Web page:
Of course, leftists immediately denounced the idea as war profiteering and corporate undermining of state authority. In terms of political economy, Prince is correct to point out the tremendous waste of money the US led coalition is costing the taxpayers of participating countries. After more than 16 years of occupation, the military campaign has become a quagmire and preventing the rise of future threats emanating from Afghanistan requires a comprehensive redesign and philosophical approach. Citing the expected $45 billion investment projected for 2017, Prince claims that his privatized security plan under a unified governor would cost only $10 billion. While this would be a significant savings and an improvement from the status quo, it still places the American taxpayer on the hook for subsidizing someone else’s security while adding nothing to their own. It still rests on a justified notion of foreign interventionism that makes every American an accomplice to aggressive invasion.
This post was published at Ludwig von Mises Institute on June 13, 2017.
As we noted first thing this morning, Mizuho downgraded Apple to neutral from buy, slashing its price target on the world’s largest company to $160 to $150 on the view that robust sales growth for the next product cycle has already been factored into the company’s share price. Among other things in its report, Mizuho took a look at some of the company’s key growth markets – notably India – to try and quantify the potential for sales growth in the coming years. It found that the iPhone’s ability to gain market share in the world’s most populous country could be problematic to say the least, and will likely be constrained by the high “opportunity costs” that buyers associate with these products.
Some observations:according to Mizuho, ‘the amount spent on the iPhone 6S would pay for one month’s rent for a two-bedroom apartment in a large metropolitan city.” These prohibitively high costs make it extremely unlikely that the Indian market will swell to hundreds of millions of users of Apple products in the near, or not so near term, like the company hopes.
‘In the exhibit below, we provide added perspective by evaluating the opportunity cost of buying an iPhone in India based on an average smartphone user’s living expenses. For instance, the amount spent on iPhone 6S could allow a consumer to purchase five round-trip cross-country air tickets or pay for one month’s rent for a two-bedroom apartment in a large, metropolitan city.”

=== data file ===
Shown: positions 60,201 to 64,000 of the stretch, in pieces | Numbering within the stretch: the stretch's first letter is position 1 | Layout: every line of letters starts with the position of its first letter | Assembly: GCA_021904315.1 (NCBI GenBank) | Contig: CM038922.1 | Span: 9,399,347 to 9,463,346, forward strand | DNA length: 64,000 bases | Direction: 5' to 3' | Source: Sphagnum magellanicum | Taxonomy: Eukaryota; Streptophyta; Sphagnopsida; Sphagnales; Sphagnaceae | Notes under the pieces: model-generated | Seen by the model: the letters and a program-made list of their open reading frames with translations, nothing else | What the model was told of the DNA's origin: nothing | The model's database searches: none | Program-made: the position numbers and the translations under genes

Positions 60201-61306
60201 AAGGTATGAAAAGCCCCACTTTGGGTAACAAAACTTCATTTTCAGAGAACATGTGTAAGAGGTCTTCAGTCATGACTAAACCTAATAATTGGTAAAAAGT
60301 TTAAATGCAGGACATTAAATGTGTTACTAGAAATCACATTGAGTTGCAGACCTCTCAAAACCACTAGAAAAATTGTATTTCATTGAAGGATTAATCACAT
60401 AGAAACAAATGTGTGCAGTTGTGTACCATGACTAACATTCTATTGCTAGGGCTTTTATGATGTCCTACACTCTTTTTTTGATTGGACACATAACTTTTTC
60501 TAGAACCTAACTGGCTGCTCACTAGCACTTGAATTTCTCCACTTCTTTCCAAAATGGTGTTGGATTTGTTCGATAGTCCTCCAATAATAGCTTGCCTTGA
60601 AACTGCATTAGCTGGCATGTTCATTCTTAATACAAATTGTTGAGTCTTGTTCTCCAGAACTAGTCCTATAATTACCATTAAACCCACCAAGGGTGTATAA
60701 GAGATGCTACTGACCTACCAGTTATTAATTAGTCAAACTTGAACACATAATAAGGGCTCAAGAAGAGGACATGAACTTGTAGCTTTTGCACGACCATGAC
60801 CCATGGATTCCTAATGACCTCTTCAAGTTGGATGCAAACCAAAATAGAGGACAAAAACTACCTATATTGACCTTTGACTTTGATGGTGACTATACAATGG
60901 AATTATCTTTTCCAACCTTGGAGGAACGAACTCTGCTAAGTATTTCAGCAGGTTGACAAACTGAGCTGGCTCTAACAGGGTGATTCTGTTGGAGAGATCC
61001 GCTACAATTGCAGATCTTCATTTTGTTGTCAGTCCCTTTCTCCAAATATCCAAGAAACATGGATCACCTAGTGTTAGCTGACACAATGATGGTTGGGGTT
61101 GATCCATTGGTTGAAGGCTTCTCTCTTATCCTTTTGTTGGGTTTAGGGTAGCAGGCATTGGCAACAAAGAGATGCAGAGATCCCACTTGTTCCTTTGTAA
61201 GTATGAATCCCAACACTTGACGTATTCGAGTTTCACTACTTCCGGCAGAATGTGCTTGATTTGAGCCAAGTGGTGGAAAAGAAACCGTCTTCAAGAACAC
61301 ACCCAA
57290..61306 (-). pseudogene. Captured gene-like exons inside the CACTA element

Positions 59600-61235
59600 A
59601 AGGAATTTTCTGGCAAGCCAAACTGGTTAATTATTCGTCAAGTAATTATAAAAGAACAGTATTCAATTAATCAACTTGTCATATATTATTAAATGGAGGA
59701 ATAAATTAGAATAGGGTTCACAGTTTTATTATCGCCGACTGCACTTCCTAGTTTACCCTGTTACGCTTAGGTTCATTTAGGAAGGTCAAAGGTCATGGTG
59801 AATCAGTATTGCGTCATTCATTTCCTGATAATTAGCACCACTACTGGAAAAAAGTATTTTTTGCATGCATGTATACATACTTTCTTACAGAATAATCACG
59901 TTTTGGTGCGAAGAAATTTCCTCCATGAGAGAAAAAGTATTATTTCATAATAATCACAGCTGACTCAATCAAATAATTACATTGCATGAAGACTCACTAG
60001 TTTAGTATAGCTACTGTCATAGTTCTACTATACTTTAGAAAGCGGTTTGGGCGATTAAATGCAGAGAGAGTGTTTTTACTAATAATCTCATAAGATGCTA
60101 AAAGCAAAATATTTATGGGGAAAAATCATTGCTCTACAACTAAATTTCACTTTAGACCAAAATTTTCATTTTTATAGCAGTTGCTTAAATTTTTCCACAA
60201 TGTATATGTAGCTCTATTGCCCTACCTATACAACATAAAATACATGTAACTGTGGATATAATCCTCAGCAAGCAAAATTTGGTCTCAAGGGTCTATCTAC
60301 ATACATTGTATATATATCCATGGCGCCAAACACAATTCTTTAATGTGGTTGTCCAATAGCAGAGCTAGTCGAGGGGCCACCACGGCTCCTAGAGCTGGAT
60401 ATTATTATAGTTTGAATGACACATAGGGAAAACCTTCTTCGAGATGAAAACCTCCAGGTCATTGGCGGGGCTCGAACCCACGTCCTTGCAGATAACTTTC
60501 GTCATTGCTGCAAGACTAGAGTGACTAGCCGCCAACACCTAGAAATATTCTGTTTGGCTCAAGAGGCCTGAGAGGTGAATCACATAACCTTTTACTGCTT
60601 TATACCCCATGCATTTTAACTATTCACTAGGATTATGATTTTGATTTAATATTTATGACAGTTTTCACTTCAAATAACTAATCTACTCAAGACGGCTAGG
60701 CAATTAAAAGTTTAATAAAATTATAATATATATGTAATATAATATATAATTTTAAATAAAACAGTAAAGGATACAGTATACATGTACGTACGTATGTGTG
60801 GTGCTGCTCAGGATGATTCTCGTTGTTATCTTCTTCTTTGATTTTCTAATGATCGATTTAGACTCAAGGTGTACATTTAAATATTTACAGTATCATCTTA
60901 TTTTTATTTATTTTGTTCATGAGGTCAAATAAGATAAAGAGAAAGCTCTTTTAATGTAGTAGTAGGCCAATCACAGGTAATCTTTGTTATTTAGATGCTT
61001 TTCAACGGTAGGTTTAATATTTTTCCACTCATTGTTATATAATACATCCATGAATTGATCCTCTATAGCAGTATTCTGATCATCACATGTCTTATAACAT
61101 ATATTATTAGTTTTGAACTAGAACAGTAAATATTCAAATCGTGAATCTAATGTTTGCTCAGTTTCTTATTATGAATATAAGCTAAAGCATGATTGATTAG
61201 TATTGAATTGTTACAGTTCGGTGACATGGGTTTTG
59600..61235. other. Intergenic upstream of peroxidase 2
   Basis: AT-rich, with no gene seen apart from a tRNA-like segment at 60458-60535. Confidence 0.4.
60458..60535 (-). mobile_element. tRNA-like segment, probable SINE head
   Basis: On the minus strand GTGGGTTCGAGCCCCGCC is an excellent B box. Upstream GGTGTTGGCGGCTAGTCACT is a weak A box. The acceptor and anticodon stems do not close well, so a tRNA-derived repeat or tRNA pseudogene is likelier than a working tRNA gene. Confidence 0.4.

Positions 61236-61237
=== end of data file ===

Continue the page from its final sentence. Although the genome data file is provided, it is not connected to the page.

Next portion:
‘Similarly a consumer can pay for one year’s worth of groceries, or four years’ worth of cell phone payments with the same amount. In contrast, in the US, smartphone users finance their phones with only $200-300 paid up-front.’
This post was published at Zero Hedge on Jun 12, 2017.
If there was any confusion on which side of the Qatar crisis Iran found itself, it was swept away today after Iran’s Tasnim news, cited by Turkey’s Anadolu Agency, reported that Iran plans to send two warships to Oman on Sunday. The two ships will depart using Iran’s southern waters off the port city of Bandar Abbas for an overseas mission to the Arab Peninsula state and then on to international waters.
On Sunday, the 47th flotilla, comprised of an Alborz destroyer and Bushehr logistic warship, set sail from the southern port city of Bandar Abbas, Tasnim reported. From Oman, the ships will then head to the Gulf of Aden and international waters north of the Indian Ocean. At the same time, Iran’s 46th flotilla consisting of a Sabalan destroyer and Lavan logistic warship, is due to return to Iran on Sunday after completing a two-month mission to secure naval routes and protect merchant vessels and oil tankers in the Gulf of Aden.